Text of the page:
AMES, Iowa (AP) — Iowa State star Marial Shayok considers himself a game-time decision for Saturday's matchup against No. 8 Texas Tech because of a sprained pinkie toe.
Shayok, who is averaging a team-high 18.7 points per game, injured his foot at practice on Monday and spent Wednesday's loss at West Virginia watching from the bench in a boot. Shayok said that his ability to handle pain will determine whether he plays, adding that he won't rush the issue with the Big 12 and NCAA Tournaments coming up in the weeks ahead.
Shayok's sore toe is far from coach Steve Prohm's biggest concern: The Cyclones (20-10, 9-8 Big 12) are in something of a tailspin.
They have lost five of their last seven games — a stretch capped by a 15-point drubbing against the cellar-dwelling Mountaineers — and Prohm said he can't quite figure out why a team that looked so good in early February is stumbling in March.
"It's focus and effort and togetherness. We've got to get that back, because we had it at the highest level. Everybody saw that, and we had it three weeks ago," Prohm said. "That's what the toughest part of coaching is, trying to figure out what happened and how to fix it when it's not something where you look at it and it's black and white."
Iowa State was riding high after dismantling league-leading Kansas State 78-64 in Manhattan on Feb. 16. But the Cyclones followed that up by letting Baylor dictate the tempo in a four-point home loss. Despite a second-half rally, they fell at TCU, 75-72, a few days later.
Iowa State returned home and dominated Oklahoma in a 78-61 blowout that made it seem as though it had worked out its kinks.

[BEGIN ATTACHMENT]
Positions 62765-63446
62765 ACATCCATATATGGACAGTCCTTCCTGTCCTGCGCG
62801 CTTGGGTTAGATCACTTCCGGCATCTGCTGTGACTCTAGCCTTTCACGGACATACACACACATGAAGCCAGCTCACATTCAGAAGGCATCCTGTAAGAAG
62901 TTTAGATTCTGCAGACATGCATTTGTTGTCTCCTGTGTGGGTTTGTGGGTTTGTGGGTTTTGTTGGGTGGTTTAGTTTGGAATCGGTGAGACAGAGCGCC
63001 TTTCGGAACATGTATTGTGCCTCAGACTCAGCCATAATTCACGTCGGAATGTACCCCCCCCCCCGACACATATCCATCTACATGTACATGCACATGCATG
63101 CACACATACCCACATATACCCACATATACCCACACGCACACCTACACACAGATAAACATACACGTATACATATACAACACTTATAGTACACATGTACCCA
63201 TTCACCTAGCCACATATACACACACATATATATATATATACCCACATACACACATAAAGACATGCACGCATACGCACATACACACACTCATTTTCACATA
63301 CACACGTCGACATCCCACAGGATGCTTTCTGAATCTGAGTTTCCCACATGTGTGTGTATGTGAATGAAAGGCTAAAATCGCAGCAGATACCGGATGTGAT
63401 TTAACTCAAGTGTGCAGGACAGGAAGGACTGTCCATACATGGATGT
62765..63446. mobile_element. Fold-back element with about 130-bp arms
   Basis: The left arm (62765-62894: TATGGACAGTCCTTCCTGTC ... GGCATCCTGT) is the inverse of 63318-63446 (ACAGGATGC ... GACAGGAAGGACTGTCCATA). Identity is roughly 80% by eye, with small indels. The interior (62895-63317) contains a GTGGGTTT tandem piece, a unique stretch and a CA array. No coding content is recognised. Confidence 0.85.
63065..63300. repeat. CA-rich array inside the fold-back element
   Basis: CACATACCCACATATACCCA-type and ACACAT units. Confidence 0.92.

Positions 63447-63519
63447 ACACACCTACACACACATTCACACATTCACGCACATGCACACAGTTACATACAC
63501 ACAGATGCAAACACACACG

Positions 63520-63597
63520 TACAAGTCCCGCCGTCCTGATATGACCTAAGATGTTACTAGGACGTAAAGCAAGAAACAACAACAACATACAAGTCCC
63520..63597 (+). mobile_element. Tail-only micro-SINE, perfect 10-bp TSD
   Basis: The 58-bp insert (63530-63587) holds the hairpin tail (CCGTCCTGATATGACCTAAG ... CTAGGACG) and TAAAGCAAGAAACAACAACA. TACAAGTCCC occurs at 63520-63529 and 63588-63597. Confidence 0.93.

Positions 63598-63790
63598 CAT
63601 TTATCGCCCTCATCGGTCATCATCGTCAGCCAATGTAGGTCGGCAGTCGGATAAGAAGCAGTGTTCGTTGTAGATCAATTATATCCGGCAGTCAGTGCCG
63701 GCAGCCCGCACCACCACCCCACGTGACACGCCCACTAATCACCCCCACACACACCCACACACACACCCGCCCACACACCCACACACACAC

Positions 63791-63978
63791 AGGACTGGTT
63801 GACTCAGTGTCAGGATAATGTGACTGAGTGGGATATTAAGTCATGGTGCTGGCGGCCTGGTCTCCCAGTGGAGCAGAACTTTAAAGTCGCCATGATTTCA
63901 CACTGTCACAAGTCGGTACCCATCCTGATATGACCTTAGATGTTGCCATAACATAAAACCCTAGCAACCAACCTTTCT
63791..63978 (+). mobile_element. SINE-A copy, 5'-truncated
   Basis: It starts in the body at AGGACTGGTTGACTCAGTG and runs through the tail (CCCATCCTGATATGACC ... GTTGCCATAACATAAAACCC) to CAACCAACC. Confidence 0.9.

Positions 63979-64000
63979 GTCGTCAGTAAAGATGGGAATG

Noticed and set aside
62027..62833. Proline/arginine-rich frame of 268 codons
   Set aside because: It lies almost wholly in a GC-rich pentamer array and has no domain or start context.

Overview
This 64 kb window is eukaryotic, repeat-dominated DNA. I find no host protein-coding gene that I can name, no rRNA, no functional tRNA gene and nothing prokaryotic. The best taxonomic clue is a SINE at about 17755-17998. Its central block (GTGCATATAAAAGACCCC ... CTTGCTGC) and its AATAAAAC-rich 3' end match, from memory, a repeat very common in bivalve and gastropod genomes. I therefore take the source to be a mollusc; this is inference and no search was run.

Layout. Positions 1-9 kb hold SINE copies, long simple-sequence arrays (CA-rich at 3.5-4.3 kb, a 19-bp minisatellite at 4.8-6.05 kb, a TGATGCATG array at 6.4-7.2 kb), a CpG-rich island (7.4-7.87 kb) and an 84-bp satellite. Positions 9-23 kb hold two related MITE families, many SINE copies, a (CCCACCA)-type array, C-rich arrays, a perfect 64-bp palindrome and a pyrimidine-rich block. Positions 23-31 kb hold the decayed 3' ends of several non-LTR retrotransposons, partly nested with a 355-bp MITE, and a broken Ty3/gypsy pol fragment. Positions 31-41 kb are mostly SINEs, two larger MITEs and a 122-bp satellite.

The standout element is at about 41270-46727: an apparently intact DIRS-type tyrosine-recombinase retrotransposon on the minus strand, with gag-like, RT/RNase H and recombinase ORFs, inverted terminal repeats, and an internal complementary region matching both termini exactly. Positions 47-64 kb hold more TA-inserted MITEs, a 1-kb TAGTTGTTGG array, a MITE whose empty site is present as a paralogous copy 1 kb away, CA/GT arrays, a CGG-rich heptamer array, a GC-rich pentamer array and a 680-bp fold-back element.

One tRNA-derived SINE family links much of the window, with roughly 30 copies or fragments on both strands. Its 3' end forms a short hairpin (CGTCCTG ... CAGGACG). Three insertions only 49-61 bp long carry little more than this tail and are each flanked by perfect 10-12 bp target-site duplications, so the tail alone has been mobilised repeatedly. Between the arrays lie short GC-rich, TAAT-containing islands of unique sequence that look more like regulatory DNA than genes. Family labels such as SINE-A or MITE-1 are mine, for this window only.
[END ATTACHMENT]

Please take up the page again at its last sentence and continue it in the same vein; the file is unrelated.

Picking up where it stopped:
Texas, on the strength of 15 of 25 shooting from 3-point range, beat Iowa State 86-69 on Saturday. A bad West Virginia team did the same on Tuesday, a game in which Michael Jacobson and freshman Talen Horton-Tucker were caught jawing at each other during a stoppage in play.
Prohm met individually with his players after the Mountaineers debacle, and the team had a players-only meeting as well in an effort to turn things around.
"Losing magnifies everything ... everyone is competitive, and guys get upset," said Jacobson, who added that he and Horton-Tucker have hashed out their differences. "Regardless of whatever we have going on outside, or so-and-so is mad at so-and-so, you're not going to win with the kind of effort that we gave at West Virginia. I think just getting back to committing on defense, playing hard on both ends and really just giving a crap about Iowa State (is key)."
Texas Tech has won eight in a row and five of its last six by at least 15 points. Even if Shayok plays, he might not be at his best — and the Red Raiders can clinch at least a share of the first Big 12 title in school history with a win.
For the Cyclones, a cohesive and solid effort against Tech might be the first step in rediscovering their chemistry.
"We all have to work at getting it better and changing it," Prohm said. "That's not one individual guy. It's not one X and O thing. It's just, collectively, we've got to be better. I don't have a magic answer. You could pinpoint five, six or seven things."